INTRODUCTION: A growing body of evidence suggests that increased expression of the vascular endothelial growth factor (VEGF) co-receptor Neuropilin-2 (NRP2) is associated with aggressive breast cancers and that VEGF/NRP2 signaling contributes to clinical resistance to chemotherapy and tumor recurrence, making NRP2 a promising therapeutic target. A major limitation that has hampered the development of such a therapy, however, has been the lack of availability of high-quality anti-human NRP2 monoclonal antibodies (mAbs) that specifically block VEGF/NRP2 signaling.
aTyr has generated a panel of high-quality, anti-human NRP2 mAbs that have the potential to be developed for the clinical management of diseases that involve NRP2 signaling. Among them, ATYR2810 has been characterized to bind to the b1 domain of NRP2 that encompasses the VEGF binding sites. It completely blocks the binding of VEGF to NRP2, and VEGF-induced NRP2/VEGFR dimerization. Importantly, ATYR2810 had no effect on Semaphorin 3F (Sema3F) induced NRP2/PlexinA1 dimerization, demonstrating its specificity for blocking the VEGF/NRP2 pathway. We have shown that ATYR2810, but not a Sema3F-blocking mAb has tumor-inhibitory effects on triple negative breast cancer (TNBC) cell lines or patient-derived organoids.
RESULTS: We further evaluated the efficacy of ATYR2810 in combination with standard-of-care therapeutics including Cisplatin and Bevacizumab (anti-VEGF-A blocking antibody). In in vitro 3D methylcellulose colony formation assays, ATYR2810 sensitized TNBC cells to Cisplatin or Bevacizumab and considerably reduced colony formation in combination with these treatments. In an in vivo TNBC xenograft cancer model (MDA-MB-231), ATYR2810 augmented the anti-tumor effects of Cisplatin or Bevacizumab. To explore the underlying molecular mechanism, we performed gene expression profiling with samples treated by ATYR2810 alone and the combo therapy with Cisplatin or Bevacizumab. A number of gene markers of cancer stem cells (CSC) and/or epithelial-mesenchymal transition (EMT) were found to be down-regulated by ATYR2810 treatment in TNBC patient-derived organoids, including a key EMT transcription factor ZEB1. We also confirmed the reduction of ZEB1 protein expression by ATYR2810 treatment in TNBC cells.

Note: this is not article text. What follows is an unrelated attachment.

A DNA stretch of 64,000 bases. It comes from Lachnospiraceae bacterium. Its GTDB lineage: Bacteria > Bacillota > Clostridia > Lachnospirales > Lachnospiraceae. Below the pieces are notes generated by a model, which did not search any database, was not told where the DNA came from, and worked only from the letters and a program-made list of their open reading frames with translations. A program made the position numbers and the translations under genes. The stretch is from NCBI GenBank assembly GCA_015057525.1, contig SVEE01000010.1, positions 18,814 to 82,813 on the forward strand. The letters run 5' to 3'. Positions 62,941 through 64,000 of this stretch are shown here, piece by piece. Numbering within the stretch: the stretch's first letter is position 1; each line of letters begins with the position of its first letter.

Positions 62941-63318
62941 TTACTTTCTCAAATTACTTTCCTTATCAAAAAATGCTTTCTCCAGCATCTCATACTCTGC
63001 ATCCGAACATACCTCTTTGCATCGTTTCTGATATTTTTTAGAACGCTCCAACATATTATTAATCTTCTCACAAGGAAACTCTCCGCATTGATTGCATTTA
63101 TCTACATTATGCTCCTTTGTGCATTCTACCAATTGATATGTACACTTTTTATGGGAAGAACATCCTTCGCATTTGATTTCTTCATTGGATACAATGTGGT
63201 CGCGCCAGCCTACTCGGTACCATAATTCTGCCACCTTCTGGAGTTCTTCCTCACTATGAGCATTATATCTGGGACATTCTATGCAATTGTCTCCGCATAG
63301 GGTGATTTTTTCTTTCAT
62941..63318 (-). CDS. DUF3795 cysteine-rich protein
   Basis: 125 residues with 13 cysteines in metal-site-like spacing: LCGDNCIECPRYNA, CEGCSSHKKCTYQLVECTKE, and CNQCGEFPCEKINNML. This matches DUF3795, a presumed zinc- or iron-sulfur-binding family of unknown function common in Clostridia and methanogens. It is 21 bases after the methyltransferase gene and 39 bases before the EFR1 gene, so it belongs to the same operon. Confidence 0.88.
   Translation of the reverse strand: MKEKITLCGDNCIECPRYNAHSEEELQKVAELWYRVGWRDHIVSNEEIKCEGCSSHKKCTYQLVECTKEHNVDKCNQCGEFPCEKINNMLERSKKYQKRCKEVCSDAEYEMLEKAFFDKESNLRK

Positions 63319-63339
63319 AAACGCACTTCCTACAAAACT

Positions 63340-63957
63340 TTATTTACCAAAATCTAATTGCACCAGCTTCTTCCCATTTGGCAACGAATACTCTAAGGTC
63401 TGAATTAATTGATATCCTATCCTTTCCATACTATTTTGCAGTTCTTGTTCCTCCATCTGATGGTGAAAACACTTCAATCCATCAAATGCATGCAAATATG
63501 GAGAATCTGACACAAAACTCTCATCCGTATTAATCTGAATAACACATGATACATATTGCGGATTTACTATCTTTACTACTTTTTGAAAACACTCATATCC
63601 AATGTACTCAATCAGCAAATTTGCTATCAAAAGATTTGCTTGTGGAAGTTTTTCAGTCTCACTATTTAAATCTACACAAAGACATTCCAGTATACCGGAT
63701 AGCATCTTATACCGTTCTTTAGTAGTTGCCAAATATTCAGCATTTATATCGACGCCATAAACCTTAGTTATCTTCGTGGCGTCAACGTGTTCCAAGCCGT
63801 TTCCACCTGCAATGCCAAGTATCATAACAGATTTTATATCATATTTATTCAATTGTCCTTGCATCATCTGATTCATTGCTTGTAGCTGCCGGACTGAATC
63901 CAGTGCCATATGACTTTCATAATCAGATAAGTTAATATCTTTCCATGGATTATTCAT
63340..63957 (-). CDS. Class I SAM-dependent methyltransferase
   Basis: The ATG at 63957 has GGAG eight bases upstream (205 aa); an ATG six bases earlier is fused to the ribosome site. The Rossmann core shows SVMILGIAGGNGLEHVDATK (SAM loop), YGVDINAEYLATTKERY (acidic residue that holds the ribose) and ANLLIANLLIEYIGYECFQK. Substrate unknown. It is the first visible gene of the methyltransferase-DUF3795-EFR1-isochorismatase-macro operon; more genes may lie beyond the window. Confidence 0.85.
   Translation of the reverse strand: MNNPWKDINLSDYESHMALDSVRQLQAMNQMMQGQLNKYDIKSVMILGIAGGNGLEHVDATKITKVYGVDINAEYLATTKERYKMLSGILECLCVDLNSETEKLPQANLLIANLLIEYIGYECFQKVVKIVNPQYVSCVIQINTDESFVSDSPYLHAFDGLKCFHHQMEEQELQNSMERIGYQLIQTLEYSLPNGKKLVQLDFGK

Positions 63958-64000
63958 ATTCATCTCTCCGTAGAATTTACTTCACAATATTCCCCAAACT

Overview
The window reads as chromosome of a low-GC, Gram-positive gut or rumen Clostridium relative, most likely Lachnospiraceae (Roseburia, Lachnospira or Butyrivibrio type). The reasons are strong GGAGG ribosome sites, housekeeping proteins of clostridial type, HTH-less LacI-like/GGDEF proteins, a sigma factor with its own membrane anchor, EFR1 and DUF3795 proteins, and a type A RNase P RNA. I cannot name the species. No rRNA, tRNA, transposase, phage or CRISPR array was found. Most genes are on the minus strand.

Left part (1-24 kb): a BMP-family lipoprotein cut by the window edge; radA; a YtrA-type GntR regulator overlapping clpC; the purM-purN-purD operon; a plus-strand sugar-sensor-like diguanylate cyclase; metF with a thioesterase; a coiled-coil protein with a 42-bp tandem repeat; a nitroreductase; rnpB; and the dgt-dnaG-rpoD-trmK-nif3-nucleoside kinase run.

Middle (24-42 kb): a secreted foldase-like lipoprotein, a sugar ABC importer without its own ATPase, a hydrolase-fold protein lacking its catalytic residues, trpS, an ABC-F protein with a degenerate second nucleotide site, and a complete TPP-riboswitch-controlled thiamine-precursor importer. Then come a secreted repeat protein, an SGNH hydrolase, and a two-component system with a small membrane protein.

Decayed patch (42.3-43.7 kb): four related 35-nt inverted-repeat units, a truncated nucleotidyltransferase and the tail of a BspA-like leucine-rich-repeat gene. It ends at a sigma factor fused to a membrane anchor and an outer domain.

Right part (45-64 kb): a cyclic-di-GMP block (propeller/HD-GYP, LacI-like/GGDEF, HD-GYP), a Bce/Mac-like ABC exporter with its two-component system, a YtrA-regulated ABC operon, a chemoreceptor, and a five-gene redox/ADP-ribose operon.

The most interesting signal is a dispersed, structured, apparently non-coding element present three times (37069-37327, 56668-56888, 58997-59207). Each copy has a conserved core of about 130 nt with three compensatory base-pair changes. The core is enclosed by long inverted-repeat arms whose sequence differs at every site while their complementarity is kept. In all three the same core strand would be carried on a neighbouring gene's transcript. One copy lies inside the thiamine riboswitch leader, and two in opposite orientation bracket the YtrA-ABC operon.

CONCLUSIONS: These results demonstrate the efficacy of ATYR2810 in combination with standard-of-care therapeutics in in vitro and in vivo TNBC models, and suggest its activity is mediated through inhibiting both EMT and cellular dedifferentiation that renders tumors more sensitive to the treatment regimes. The targeting of VEGF/NRP2 signaling by ATYR2810 may provide a new therapeutic option, and lead to the identification of new treatment biomarkers, which could offer improved efficacy and reduced toxicity in aggressive breast cancers.
Citation Format: Zhiwen Xu, Christoph Burkart, Hira L. Goel, Justin Rahman, Clara Polizzi, Matt Seikkula, Luke Burman, Arthur M. Mercurio, Leslie A. Nangle. A domain-specific antibody to NRP2 down-regulated epithelial-mesenchymal transition genes and enhanced efficacy of standard-of-care therapeutics for aggressive breast cancer [abstract]. In: Proceedings of the American Association for Cancer Research Annual Meeting 2021; 2021 Apr 10-15 and May 17-21. Philadelphia (PA): AACR; Cancer Res 2021;81(13_Suppl):Abstract nr LB095.